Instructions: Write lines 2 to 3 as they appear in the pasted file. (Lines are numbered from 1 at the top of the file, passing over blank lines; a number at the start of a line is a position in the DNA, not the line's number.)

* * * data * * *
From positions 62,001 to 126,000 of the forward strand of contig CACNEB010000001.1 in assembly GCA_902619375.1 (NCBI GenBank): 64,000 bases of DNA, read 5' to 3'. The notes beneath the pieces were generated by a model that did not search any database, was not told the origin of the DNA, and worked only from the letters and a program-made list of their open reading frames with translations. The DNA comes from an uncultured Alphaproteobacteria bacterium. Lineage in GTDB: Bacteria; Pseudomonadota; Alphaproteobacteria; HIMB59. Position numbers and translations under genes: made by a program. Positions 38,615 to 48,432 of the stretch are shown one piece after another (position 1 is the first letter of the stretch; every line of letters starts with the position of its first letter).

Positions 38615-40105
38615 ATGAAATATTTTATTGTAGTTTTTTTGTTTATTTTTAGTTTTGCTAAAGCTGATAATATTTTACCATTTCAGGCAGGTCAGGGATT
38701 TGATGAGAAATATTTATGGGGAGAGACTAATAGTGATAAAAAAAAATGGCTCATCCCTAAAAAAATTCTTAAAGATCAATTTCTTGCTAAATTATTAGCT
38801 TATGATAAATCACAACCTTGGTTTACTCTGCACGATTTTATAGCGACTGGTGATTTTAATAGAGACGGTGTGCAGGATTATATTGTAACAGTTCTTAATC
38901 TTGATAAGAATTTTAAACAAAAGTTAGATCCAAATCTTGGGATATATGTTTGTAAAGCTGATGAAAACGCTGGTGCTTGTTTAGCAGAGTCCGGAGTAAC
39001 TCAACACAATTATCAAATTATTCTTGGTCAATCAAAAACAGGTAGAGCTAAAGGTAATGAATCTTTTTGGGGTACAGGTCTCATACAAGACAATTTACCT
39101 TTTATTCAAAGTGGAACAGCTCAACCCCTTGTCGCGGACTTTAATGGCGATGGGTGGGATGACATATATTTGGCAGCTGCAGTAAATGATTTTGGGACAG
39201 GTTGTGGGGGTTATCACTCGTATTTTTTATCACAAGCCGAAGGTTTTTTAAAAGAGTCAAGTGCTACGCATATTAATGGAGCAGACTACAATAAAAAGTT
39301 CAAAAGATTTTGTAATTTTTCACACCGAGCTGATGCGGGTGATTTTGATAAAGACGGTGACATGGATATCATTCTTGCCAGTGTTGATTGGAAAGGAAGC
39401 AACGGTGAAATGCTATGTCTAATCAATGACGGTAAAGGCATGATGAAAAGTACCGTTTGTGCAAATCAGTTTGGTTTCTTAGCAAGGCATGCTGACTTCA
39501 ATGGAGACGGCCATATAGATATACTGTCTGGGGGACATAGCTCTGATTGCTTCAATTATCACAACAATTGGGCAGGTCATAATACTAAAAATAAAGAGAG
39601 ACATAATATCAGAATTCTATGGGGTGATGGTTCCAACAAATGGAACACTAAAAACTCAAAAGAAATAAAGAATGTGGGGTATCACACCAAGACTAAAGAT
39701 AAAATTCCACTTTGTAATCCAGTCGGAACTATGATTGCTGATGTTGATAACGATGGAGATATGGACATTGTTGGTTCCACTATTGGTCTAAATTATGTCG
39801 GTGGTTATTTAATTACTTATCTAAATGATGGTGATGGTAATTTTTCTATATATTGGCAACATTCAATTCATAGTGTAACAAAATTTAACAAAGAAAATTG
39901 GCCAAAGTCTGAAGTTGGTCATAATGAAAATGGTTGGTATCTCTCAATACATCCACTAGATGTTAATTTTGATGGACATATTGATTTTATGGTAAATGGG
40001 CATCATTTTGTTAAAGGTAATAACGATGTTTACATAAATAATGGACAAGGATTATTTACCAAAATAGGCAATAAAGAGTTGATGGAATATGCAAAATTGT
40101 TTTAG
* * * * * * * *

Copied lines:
Positions 38615-40105
38615 ATGAAATATTTTATTGTAGTTTTTTTGTTTATTTTTAGTTTTGCTAAAGCTGATAATATTTTACCATTTCAGGCAGGTCAGGGATT